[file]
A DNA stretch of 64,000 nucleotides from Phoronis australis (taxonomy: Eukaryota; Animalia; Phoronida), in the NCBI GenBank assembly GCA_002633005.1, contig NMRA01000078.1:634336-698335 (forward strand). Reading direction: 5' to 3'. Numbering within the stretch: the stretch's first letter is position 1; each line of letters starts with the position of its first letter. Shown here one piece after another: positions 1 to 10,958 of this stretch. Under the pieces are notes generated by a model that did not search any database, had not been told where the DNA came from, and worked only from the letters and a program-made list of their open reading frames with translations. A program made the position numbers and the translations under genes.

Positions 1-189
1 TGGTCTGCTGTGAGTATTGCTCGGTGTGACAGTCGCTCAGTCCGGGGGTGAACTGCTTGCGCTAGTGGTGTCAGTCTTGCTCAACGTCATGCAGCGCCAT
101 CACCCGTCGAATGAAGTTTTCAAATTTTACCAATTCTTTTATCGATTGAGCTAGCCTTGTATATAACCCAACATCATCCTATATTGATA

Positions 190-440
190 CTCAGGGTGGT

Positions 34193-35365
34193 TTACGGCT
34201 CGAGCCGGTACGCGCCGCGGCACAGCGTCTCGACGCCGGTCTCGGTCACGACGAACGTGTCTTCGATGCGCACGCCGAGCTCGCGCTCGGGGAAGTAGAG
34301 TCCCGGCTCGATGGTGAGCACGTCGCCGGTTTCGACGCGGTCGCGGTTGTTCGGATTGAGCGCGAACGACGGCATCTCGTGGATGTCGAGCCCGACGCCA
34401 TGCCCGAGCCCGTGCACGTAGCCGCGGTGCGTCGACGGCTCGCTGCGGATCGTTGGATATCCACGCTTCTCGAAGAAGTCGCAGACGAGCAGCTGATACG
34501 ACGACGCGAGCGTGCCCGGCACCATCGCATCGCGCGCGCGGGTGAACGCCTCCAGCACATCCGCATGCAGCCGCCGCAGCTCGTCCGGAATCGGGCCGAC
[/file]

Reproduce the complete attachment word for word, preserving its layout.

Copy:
A DNA stretch of 64,000 nucleotides from Phoronis australis (taxonomy: Eukaryota; Animalia; Phoronida), in the NCBI GenBank assembly GCA_002633005.1, contig NMRA01000078.1:634336-698335 (forward strand). Reading direction: 5' to 3'. Numbering within the stretch: the stretch's first letter is position 1; each line of letters starts with the position of its first letter. Shown here one piece after another: positions 1 to 10,958 of this stretch. Under the pieces are notes generated by a model that did not search any database, had not been told where the DNA came from, and worked only from the letters and a program-made list of their open reading frames with translations. A program made the position numbers and the translations under genes.

Positions 1-189
1 TGGTCTGCTGTGAGTATTGCTCGGTGTGACAGTCGCTCAGTCCGGGGGTGAACTGCTTGCGCTAGTGGTGTCAGTCTTGCTCAACGTCATGCAGCGCCAT
101 CACCCGTCGAATGAAGTTTTCAAATTTTACCAATTCTTTTATCGATTGAGCTAGCCTTGTATATAACCCAACATCATCCTATATTGATA

Positions 190-440
190 CTCAGGGTGGT

Positions 34193-35365
34193 TTACGGCT
34201 CGAGCCGGTACGCGCCGCGGCACAGCGTCTCGACGCCGGTCTCGGTCACGACGAACGTGTCTTCGATGCGCACGCCGAGCTCGCGCTCGGGGAAGTAGAG
34301 TCCCGGCTCGATGGTGAGCACGTCGCCGGTTTCGACGCGGTCGCGGTTGTTCGGATTGAGCGCGAACGACGGCATCTCGTGGATGTCGAGCCCGACGCCA
34401 TGCCCGAGCCCGTGCACGTAGCCGCGGTGCGTCGACGGCTCGCTGCGGATCGTTGGATATCCACGCTTCTCGAAGAAGTCGCAGACGAGCAGCTGATACG
34501 ACGACGCGAGCGTGCCCGGCACCATCGCATCGCGCGCGCGGGTGAACGCCTCCAGCACATCCGCATGCAGCCGCCGCAGCTCGTCCGGAATCGGGCCGAC